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Individual Taxpayer Identification Number

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Alert:
Did your ITIN expire at the end of 2016? All ITINs not used on a federal tax return at least once in the last three years are no longer valid for use on a tax return as of Jan. 1, 2017. Additionally, all ITINs issued before 2013 with middle digits of 78 and 79 (Example: (9XX-78-XXXX) also expired. If you have a 2016 filing requirement and your ITIN has expired, IRS recommends you submit your renewal application along with your federal return to prevent delays. Using an expired ITIN on a U.S. tax return will be processed and treated as timely filed, but it will be processed without any exemptions and/or credits claimed and no refund will be paid at that time.  You will receive a notice explaining the delay in any refund and that the ITIN has expired.  Once the ITIN is renewed, any exemptions and credits will be processed and any allowed refund will be paid.  If the ITIN is not renewed, the taxpayer may be subject to interest and penalties for any tax owed as a result of disallowed exemptions and credits. No action is needed by ITIN holders who don’t need to file a tax return in 2017. Also, there are new documentation requirements when applying for or renewing an ITIN for certain dependents. Find more information in the ITIN Expiration Frequently Asked Questions.


What is an ITIN?

An Individual Taxpayer Identification Number (ITIN) is a tax processing number issued by the Internal Revenue Service. The IRS issues ITINs to individuals who are required to have a U.S. taxpayer identification number but who do not have, and are not eligible to obtain, a Social Security number (SSN) from the Social Security Administration (SSA).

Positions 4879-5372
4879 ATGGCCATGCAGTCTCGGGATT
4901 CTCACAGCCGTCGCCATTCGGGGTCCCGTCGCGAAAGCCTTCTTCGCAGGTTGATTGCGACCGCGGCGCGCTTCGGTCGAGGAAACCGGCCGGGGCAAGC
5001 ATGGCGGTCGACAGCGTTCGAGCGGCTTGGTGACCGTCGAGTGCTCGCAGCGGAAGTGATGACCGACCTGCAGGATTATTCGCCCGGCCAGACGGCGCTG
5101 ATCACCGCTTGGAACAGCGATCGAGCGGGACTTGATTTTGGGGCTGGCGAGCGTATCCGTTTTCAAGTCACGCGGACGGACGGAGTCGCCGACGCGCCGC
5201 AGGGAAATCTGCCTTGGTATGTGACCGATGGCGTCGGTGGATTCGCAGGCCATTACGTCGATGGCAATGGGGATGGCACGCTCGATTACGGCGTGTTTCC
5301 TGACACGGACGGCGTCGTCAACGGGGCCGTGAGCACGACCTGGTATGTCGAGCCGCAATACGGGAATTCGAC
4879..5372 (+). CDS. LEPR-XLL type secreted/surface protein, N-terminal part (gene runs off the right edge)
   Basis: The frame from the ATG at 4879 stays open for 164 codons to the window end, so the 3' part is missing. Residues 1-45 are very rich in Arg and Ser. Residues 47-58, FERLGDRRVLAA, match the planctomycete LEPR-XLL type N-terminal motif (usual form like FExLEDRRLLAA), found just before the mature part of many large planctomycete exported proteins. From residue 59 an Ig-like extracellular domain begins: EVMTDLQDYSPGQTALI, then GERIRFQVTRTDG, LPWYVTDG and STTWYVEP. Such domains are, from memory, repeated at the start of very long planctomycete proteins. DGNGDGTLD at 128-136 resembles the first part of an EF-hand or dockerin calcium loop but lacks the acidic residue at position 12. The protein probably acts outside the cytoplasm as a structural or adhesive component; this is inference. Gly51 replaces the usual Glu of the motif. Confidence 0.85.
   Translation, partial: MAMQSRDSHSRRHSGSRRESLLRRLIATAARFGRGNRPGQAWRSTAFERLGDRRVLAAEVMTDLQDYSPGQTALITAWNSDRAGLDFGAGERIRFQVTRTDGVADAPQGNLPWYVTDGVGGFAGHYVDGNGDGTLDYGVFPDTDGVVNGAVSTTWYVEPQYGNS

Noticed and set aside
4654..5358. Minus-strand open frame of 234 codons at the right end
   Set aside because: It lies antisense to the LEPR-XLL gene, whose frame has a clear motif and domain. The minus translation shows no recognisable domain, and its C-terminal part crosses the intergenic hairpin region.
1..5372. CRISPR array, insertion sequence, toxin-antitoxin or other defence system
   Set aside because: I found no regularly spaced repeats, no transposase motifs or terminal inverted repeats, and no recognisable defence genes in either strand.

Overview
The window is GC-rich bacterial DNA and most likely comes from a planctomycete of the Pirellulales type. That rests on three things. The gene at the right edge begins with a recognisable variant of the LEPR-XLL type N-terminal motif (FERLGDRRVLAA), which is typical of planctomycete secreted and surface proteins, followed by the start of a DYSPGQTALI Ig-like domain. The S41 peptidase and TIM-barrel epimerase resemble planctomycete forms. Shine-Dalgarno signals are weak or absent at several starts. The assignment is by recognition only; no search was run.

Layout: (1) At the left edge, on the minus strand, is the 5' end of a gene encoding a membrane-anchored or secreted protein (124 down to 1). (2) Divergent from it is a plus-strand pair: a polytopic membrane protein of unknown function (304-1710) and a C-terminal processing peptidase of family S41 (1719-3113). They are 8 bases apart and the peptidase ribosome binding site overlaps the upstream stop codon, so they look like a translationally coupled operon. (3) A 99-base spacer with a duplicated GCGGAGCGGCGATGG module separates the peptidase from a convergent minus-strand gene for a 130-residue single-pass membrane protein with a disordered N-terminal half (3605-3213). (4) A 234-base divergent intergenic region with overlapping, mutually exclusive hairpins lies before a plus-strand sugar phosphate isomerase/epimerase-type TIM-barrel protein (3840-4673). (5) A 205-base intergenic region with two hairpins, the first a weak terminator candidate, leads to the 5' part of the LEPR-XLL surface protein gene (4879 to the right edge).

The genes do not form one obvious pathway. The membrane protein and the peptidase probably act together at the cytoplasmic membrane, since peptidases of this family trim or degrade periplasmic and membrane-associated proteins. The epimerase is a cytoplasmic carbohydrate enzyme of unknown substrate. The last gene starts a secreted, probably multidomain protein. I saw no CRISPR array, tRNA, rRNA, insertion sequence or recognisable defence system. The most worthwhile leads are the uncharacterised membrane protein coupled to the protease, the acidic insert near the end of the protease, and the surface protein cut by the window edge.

What is an ITIN used for?

IRS issues ITINs to help individuals comply with the U.S. tax laws, and to provide a means to efficiently process and account for tax returns and payments for those not eligible for Social Security Numbers. They are issued regardless of immigration status, because both resident and nonresident aliens may have a U.S. filing or reporting requirement under the Internal Revenue Code. ITINs do not serve any purpose other than federal tax reporting.

An ITIN does not:

   • Authorize work in the U.S.
   • Provide eligibility for Social Security benefits
   • Qualify a dependent for Earned Income Tax Credit Purposes



Do I need an ITIN?

Does the following apply to you?

1. You do not have an SSN and are not eligible to obtain one, and

2. You have a requirement to furnish a federal tax identification number or file a federal tax return, and

3. You are in one of the following categories.

• Nonresident alien who is required to file a U.S. tax return
• U.S. resident alien who is (based on days present in the United States) filing a U.S. tax return
• Dependent or spouse of a U.S. citizen/resident alien
• Dependent or spouse of a nonresident alien visa holder
• Nonresident alien claiming a tax treaty benefit
• Nonresident alien student, professor or researcher filing a U.S. tax return or claiming an exception

If so, then you must apply for an ITIN.
 

How do I apply for an ITIN?

 

Do I need to renew my ITIN?

All ITINs not used on a federal tax return at least once in the last three years are no longer valid for use on a tax return as of Jan. 1, 2017. Additionally, all ITINs issued before 2013 with middle digits of 78 and 79 (Example: (9XX-78-XXXX) also expired. If you have a 2016 filing requirement and your ITIN has expired, IRS recommends you submit your renewal application along with your federal return to prevent delays. Using an expired ITIN on a U.S. tax return will be processed and treated as timely filed, but it will be processed without any exemptions and/or credits claimed and no refund will be paid at that time.  You will receive a notice explaining the delay in any refund and that the ITIN has expired.   

How do I renew my ITIN?

Page Last Reviewed or Updated: 20-Apr-2017